**Mean and Median**

This is an area of math that is oftentimes given short shrift. Many students think, hey, *I know median and mode—those problems are easy.* On the actual test, though, students oftentimes end up trying to solve a mean problem in a far more laborious and time-consuming way than is necessary. Take a crack at the problem below. See if you can solve it in less than 30 seconds. It’s possible!

*20 students from Mrs. Peterson’s English class take her final, and score an average of 75 points. Mr. Chang, who is known for administering far easier tests, has 30 students, and they score an average of 95 points. If we combine the tests from the two classes what is the average score?
*

*(A) **82*

*(B) **85*

*(C) **87*

*(D) **90*

*(E) **Cannot be determined from information given.*

* *

**The Approach
**

One way to do this problem is to find the total score for each class, and then add these two scores together, dividing by the number of students in both class. Just writing that was a mouthful, so to speak. Actually doing the math would take quite a long time. Sure, the new GRE offers a calculator, but what if there was a way to solve the above problem that was even faster than having to crunch out numbers on a calculator?

When combining two sets of numbers we can quickly find the average if we know the following:

- The number of members in each set.
- The mean of each set.

**The Ratio**

Above, we have 20 students who have a mean of 75 and 30 who have a mean of 95. To find the average, we first look at the ratio of members in each set. Here the ratio is 2:3, because we have 20:30 students across the two classes, which reduces to 2:3.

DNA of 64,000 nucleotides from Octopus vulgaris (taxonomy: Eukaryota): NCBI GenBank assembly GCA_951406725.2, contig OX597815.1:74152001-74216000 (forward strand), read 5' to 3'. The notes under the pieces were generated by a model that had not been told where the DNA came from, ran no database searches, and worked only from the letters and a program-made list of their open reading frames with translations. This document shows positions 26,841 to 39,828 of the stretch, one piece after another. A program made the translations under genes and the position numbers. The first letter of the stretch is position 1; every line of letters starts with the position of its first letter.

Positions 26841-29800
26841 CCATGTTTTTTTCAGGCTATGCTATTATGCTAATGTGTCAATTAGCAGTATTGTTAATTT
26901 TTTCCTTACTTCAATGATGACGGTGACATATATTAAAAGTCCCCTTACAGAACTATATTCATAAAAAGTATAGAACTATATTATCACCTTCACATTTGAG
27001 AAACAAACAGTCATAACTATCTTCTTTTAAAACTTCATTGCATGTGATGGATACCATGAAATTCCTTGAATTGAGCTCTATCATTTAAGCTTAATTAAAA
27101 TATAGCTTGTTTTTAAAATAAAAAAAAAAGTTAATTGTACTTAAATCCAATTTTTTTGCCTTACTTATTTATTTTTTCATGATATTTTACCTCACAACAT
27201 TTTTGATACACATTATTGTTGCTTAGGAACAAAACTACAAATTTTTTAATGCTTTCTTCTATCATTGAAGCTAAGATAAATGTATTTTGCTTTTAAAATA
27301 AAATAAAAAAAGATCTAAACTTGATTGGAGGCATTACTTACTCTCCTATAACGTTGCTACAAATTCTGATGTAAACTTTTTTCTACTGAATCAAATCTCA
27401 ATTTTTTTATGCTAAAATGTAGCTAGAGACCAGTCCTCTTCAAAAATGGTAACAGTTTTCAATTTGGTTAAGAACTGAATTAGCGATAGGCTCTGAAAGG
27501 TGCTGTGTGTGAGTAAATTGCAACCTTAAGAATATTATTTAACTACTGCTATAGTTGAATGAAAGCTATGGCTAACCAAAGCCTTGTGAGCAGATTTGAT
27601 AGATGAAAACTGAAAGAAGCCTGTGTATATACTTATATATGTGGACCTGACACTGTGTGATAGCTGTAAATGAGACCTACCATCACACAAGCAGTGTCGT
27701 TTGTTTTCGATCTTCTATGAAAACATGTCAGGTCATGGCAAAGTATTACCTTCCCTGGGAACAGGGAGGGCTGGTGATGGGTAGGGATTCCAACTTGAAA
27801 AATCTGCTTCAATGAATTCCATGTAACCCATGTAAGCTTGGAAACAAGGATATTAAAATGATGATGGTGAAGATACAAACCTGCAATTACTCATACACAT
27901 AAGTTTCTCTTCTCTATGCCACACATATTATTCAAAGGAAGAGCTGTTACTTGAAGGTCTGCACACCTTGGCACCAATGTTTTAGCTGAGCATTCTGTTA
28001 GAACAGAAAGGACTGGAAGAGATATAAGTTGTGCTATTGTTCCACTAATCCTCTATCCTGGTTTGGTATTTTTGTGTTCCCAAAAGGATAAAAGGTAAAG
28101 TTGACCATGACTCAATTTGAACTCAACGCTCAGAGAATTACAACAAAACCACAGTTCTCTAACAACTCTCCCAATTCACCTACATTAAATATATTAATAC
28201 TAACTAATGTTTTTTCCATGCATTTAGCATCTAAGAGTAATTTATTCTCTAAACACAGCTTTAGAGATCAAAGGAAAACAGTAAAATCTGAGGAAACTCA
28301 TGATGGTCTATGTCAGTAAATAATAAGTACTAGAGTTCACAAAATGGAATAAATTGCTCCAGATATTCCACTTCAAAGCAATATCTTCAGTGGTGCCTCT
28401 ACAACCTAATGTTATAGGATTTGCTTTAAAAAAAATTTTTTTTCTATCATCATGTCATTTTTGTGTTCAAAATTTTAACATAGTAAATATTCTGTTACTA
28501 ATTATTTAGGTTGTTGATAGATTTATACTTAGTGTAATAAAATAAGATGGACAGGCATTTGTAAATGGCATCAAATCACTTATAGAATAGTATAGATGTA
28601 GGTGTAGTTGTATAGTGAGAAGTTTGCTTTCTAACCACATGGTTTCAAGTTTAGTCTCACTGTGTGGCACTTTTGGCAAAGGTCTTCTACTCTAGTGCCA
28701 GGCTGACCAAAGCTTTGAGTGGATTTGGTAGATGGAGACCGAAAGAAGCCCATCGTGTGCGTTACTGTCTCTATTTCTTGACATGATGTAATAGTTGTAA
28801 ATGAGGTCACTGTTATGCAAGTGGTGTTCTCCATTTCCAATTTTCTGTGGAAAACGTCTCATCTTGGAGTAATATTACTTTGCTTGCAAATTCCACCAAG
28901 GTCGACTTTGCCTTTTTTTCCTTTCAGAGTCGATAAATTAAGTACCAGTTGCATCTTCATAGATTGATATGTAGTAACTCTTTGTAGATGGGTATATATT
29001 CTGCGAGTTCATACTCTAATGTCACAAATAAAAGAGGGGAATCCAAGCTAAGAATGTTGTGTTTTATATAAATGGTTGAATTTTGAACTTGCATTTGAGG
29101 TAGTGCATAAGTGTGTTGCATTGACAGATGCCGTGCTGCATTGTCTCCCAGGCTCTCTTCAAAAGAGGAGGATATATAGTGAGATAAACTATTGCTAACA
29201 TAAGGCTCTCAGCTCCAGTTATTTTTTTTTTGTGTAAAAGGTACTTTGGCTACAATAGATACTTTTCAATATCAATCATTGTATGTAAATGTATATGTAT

**The Range **

Next, we look at the range of means: 95 – 75 gives us a range of 20. That is, the difference in means is 20. Now, we want to break up 20 into a 3:2 split. Why? Well, imagine we had an equal number of students. The mean would simply be right in the middle of 75 and 95, which is 85. That is, we split up the range—20—evenly. Ten higher than 75 and ten lower than 95. If we have a 3:2 split, we have to split 20 into 12 and 8. Because more students scored the average of 90, the average will be weighted in the direction of 95. So, we find which point is 12 higher than 75 and eight lower than 95. Notice the ratio of 12: 8 is the same as 3:2. So what number is 12 higher than 75? 87. Notice 87 is eight lower than 95. Therefore our answer is (C).

**Don’t Forget the Powers of Approximation**

An even quicker, though less precise, way of approaching this problem is to remember that the average is going to be skewed towards 95. Right off the bat we can eliminate (A) and (B) because they are too low. (E) is also suspect, because we can definitely determine an answer. (E) suggests some form of ambiguity. That leaves us with (C) and (D). Notice that 90 is skewed a little too close to 95. So, therefore, our answer must be 87.

**Takeaway**

Having a good sense of how averages work will save you lots of time on the actual test. The key, though, is to practice the above approach until you become as comfortable as possible.

Hi Chris,

First of all, I would like to thank you and the entire Magoosh team for such an awesome ollection of study materials and videos. It makes studying more fun. 🙂

I just had a quick question:

If the ration between the two classes Mrs Peterson’ s and Mr Chang is 2:3, why are we dividing the difference between means i.e. 20 into 3:2 split?

Waiting eagerly for your reply.

Thanks.

Glad you are enjoying the material 🙂

The logic here is that there are more students in Mr. Chang’s class, but in a 3:2 ratio. That is why we want to split it up 20 in that manner (making sure to “flip” the direction so that it is weighted towards Mr. Chang’s class).

This is an intuitive method that some people like, and others don’t. I always tell student that the key is getting the correct answer. So the other option is always to just use the good old formula: [30(95) + 20(75)]/(30+20). With a calculator handy on the GRE, I’d actually recommend this method :).